Sanjay Kumar paid the price for marrying a Muslim woman and refusing to convert to her religion, and today, justice and a decent livelihood continue to elude his family.
There is a category of hate crimes in India for which neither the establishment media asks the Prime Minister to speak nor the Prime Minister himself spares a word. These are crimes that inspire no campaigns against religious hatred and, let alone inviting outrage, they are even brushed under the carpet with little media coverage.
The brutal murder of 22-year-old Sanjay Kumar at the hands of his wife's family in August, in Haryana's Faridabad district, was one such incident.
Sanjay, a Dalit Hindu, paid the price for marrying a Muslim woman and not succumbing to her family's demand of converting to their religion.
Sanjay, who worked as a labourer, is survived by his mother Manju, a mentally-challenged minor brother and a sister who married five years ago. Today, the small family is struggling not only with a financial crisis but also in their fight for justice for their loved one.
When Swarajya visited the site (Nehru colony) last year, a visibly shattered Manju had said that the local police made her run from one police station to another for three days, for even filing a missing person’s complaint.
Sanjay had gone missing on the evening of 16 August, the first information report (FIR) was filed on 19 August and his decaying body was found in a nearby hilly jungle on 21 August.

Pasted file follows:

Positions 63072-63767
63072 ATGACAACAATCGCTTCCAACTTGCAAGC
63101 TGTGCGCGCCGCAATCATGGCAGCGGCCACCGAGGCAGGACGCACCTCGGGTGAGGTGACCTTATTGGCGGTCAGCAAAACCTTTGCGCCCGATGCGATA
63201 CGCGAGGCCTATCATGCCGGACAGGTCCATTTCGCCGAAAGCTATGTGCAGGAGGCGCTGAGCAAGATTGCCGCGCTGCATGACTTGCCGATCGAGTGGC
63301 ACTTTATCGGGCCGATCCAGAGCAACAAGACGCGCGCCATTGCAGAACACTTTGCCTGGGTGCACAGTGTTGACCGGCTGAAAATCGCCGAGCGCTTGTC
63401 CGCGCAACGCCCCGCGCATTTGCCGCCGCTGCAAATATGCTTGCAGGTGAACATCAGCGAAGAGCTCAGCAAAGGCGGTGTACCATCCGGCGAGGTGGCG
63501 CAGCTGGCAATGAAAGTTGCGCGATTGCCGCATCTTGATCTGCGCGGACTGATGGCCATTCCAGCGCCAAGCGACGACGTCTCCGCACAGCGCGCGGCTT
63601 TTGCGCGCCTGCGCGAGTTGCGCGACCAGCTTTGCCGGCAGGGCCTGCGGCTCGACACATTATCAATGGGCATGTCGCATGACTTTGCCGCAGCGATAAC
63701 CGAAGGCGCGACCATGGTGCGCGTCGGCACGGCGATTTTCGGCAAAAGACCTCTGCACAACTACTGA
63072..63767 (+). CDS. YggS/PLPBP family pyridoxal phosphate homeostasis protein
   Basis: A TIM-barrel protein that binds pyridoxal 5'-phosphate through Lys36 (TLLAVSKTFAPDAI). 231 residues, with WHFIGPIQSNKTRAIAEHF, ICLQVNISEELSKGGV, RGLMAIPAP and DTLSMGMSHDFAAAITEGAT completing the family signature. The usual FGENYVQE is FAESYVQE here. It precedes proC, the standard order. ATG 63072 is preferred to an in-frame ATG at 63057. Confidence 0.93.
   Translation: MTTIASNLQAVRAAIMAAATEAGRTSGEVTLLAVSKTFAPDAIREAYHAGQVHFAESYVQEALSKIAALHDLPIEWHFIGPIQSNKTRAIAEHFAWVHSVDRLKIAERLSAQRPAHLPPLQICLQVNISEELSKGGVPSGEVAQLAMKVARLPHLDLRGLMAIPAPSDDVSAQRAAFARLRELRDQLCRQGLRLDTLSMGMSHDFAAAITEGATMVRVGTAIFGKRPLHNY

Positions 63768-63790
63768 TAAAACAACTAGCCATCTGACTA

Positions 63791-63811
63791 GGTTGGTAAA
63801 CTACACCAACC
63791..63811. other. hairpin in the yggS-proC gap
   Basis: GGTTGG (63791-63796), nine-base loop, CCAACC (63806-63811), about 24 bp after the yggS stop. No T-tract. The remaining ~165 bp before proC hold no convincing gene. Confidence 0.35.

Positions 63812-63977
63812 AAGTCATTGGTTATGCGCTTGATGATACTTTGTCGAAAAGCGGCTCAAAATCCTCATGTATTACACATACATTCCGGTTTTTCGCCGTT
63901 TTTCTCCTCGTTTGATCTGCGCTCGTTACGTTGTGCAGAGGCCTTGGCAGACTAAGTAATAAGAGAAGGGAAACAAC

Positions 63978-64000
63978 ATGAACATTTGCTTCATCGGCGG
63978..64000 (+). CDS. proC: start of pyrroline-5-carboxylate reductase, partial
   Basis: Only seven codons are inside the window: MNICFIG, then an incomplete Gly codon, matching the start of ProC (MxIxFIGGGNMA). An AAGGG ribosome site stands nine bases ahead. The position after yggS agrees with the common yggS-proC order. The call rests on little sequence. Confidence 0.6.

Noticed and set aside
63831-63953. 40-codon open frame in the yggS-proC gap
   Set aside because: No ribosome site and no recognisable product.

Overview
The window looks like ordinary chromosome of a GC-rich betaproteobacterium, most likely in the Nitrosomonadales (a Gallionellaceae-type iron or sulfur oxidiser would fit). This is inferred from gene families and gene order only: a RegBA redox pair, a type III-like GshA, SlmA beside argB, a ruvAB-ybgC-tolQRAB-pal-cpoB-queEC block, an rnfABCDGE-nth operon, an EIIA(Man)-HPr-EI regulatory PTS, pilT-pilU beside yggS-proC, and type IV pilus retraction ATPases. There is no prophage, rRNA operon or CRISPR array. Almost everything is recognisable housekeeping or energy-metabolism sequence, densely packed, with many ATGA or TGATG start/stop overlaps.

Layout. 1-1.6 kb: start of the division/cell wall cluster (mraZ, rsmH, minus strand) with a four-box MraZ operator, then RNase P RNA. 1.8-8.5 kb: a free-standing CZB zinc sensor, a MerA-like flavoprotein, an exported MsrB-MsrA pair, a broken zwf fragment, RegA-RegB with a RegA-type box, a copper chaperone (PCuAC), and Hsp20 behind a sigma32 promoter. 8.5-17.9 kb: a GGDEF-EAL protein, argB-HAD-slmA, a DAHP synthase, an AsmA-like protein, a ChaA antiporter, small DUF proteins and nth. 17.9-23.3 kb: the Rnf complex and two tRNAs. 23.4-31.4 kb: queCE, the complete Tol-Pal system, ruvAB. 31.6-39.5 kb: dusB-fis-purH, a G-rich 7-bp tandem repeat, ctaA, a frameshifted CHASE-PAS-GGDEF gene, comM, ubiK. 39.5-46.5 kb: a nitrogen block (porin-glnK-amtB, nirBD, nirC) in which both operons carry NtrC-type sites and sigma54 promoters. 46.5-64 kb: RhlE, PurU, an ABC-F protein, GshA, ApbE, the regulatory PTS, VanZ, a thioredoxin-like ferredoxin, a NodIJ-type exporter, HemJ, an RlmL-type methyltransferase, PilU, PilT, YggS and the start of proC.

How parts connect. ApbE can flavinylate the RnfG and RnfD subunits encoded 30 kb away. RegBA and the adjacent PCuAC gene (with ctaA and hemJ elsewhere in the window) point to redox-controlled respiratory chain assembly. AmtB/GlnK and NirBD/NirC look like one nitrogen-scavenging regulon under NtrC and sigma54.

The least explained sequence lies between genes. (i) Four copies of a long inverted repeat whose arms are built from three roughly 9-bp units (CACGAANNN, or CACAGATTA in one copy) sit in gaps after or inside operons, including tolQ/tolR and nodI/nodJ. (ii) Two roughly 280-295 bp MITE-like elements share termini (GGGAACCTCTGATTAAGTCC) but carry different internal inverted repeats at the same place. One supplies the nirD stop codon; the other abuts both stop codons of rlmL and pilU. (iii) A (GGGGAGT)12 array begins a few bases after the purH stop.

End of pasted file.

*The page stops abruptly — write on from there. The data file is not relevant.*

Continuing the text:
About a year before that, Sanjay had eloped with his neighbour Rukhsar (a major), and gone to his grandfather's village in Rajasthan where they got married according to Hindu rituals. The two returned to Faridabad eight months later when Rukhsar, who now called herself Rukmini, got pregnant. As per Manju, Rukhsar's family forced her to abort her five-month-old foetus and return to her parental home. The couple, however, had continued to remain in touch.
As per Manju, Rukhsar’s father Fajruddin Khan and brother Saleem Khan had called up Sanjay on 15 August when he was in Rajasthan, and convinced him to return to the colony so the two sides could settle the matter of the couple's marriage. The next day, Saleem and Fajruddin came to Sanjay’s house on a motorcycle and took him away.
They allegedly took Sanjay to the jungle as planned, committed the crime with help of two men and left his body to rot. An eyewitness named Shehzad Khan had told this correspondent at that time that when the body was being recovered, it was a horrible sight as it was infested with insects.
Swarajya has now accessed the postmortem report of Sanjay's body that suggests shocking cruelty was unleashed on him before he died.